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An Intimate Lichtner and Grotenrath Exhibition

Art Review

Jul. 27, 2011
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In 2011, the Midwest has been privileged to view several extensive collections from a pair of respected Wisconsin artists. The latest is an intimate exhibition mounted in the second floor balcony gallery at Marquette University's Haggerty Museum of Art with the definitive title “Ruth Grotenrath and Schomer Lichtner: Interior/Exterior.” It runs through Aug. 7.

Lichtner's half of this collection are exterior landscapes of Holy Hill that he finished between the 1930s and '50s. The remaining images are abstracted interiors painted by Grotenrath during the 1950s-'60s. All the exhibition's artworks appear untitled, created with casein and/or collage on Japanese paper, and then gifted to the museum by the Schomer Lichtner Trust and Kohler Foundation, Inc.

Lichtner's landscapes reveal only the rolling hills and church spires captured in this celebrated Kettle Moraine terrain. Not one cow roams in the background, and the paintings follow the state's seasons through their color palettes: ivories and blue grays in winter, vibrant pinks and greens observed when spring and summer follow, and then burnt siennas and deep oranges found during autumn. Hung on an east-facing wall, Lichtner's saturated gold, gray, green and red painting recalls Holy Hill by peering through summer tree foliage filled with monarch butterflies, a sensitive counterpoint to his more renowned and playful ballerinas.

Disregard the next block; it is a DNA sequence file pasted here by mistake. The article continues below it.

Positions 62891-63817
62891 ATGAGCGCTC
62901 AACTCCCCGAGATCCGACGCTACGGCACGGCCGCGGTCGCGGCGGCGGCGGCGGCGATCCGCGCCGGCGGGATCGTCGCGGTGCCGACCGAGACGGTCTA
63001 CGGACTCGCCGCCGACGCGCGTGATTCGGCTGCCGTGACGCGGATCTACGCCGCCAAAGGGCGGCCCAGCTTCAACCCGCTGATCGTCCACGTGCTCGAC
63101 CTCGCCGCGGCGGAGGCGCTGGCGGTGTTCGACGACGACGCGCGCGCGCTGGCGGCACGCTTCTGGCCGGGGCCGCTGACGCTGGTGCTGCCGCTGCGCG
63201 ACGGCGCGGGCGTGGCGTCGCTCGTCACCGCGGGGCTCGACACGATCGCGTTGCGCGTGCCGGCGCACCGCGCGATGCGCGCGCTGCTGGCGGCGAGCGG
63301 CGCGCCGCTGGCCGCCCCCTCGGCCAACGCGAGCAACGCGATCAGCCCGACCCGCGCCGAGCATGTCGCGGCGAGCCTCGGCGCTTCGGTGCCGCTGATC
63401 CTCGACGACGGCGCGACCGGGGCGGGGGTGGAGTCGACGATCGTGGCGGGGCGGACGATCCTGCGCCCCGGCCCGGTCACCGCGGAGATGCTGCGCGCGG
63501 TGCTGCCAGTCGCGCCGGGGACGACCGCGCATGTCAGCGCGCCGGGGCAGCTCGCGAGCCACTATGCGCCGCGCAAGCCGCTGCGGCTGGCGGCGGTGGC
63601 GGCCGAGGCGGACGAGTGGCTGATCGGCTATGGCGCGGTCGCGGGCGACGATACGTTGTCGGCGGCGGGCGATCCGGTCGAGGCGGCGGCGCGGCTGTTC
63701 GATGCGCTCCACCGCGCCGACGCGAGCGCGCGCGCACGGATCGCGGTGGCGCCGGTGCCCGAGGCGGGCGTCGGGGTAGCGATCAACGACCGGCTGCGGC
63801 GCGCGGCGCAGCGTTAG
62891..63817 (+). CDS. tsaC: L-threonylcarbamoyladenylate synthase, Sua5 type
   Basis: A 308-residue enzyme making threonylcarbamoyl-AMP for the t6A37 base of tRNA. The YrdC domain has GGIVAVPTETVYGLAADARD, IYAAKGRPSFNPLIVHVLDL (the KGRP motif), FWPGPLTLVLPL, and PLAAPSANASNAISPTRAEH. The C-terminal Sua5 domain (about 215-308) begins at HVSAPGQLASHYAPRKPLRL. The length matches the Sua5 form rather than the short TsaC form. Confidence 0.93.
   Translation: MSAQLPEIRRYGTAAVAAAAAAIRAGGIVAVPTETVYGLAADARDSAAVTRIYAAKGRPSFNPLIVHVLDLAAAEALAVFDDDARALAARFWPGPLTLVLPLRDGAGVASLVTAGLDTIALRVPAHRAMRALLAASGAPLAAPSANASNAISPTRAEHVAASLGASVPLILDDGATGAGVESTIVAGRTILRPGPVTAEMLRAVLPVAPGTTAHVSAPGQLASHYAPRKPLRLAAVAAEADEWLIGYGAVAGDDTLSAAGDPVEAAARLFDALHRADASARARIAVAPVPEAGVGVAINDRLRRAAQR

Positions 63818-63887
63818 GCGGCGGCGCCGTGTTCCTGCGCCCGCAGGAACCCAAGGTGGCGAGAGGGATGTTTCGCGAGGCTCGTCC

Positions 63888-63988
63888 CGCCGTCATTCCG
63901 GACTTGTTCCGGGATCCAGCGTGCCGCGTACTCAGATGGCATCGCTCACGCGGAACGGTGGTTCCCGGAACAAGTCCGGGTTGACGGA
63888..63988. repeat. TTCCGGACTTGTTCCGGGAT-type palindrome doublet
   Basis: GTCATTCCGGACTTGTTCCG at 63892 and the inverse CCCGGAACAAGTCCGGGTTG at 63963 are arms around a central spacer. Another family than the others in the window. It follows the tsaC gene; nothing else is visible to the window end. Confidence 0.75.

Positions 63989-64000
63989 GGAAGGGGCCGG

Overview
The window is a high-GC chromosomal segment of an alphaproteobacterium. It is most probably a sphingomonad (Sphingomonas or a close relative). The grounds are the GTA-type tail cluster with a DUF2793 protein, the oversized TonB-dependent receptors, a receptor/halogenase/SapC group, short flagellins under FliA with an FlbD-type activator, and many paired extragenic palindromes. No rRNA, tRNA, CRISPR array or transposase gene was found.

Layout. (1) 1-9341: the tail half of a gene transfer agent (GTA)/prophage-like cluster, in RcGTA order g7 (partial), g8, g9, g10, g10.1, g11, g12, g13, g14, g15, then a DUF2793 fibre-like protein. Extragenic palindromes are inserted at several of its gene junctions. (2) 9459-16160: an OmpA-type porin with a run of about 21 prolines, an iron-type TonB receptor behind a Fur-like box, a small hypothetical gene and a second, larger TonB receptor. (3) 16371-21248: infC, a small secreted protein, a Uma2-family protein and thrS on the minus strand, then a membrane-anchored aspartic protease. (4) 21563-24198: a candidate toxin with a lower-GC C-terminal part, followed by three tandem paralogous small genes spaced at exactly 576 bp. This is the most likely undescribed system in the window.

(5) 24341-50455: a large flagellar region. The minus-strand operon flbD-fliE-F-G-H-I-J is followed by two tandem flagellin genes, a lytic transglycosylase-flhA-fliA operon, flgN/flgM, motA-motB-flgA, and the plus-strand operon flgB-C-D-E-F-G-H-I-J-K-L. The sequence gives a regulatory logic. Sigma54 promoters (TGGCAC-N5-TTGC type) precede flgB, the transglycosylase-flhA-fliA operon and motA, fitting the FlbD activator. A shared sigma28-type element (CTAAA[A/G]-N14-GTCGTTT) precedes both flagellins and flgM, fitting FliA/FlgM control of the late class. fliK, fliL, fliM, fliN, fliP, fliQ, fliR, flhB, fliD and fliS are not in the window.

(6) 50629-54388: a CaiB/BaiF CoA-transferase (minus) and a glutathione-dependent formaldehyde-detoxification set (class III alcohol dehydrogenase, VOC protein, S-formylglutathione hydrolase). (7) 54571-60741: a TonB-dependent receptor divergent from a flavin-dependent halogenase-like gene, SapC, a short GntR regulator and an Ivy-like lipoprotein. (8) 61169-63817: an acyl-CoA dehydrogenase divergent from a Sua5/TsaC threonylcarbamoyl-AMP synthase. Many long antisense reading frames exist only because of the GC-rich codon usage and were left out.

Grotenrath's paintings portray her continuing fascination with composition, decoration and flattened surfaces, overlaying everyday objects through a united vision. All these interiors, including one depicting the well-documented orange table that inhabited the artists' residence, display a reverence for material objects contextualized within a personal space and inspired by Japanese art.

The 10 paintings in this exhibit are a small fraction of the body of work Grotenrath and Lichtner completed over a lifetime, but offer an uncommon opportunity to examine minute facets in two artistic careers. Each subsequent museum exhibition delves deeper into this extraordinary couple's dedication to their individual professional journeys. While providing an insightful microcosm to Grotenrath and Lichtner, this retrospective further commits Wisconsin art history to the Haggerty's permanent collection.


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